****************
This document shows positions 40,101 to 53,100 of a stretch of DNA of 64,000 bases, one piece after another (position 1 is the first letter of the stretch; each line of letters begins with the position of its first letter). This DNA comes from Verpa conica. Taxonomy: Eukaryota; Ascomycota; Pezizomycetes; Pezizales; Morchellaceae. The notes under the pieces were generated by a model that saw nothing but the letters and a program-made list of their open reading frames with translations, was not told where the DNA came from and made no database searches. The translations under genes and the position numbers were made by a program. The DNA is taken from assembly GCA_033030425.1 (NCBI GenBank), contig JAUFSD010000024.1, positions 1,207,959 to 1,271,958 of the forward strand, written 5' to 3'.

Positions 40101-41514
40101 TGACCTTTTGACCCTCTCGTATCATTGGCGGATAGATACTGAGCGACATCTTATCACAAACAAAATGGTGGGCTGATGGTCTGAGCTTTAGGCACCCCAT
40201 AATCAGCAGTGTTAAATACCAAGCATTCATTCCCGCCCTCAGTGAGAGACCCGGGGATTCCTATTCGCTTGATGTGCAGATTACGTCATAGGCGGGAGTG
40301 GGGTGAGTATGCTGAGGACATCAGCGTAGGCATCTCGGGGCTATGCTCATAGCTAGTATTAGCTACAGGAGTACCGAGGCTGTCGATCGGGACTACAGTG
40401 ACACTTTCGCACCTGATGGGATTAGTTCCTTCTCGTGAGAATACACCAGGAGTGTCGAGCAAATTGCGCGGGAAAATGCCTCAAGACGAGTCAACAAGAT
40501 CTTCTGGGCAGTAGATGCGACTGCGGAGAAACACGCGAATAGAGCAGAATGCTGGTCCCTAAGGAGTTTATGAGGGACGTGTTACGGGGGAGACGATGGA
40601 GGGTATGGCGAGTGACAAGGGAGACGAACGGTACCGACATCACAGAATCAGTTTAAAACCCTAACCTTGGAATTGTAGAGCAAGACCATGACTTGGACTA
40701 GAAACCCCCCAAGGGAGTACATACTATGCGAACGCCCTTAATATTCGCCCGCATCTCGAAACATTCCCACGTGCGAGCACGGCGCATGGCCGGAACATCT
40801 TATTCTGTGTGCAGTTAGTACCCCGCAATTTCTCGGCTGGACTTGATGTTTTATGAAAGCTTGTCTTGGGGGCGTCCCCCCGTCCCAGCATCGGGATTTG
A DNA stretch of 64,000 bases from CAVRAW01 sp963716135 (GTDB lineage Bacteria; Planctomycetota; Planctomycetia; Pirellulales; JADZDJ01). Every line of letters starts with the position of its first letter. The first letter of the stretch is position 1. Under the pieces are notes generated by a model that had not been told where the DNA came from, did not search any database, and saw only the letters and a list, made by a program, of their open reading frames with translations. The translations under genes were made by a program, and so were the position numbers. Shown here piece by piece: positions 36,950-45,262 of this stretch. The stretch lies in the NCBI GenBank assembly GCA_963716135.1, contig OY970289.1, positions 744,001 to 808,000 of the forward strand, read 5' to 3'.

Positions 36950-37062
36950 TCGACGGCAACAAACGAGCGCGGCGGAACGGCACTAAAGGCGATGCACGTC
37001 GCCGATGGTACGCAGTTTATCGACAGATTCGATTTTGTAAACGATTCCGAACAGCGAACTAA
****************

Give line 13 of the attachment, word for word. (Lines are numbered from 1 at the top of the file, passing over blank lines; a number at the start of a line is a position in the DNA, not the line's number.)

36950 TCGACGGCAACAAACGAGCGCGGCGGAACGGCACTAAAGGCGATGCACGTC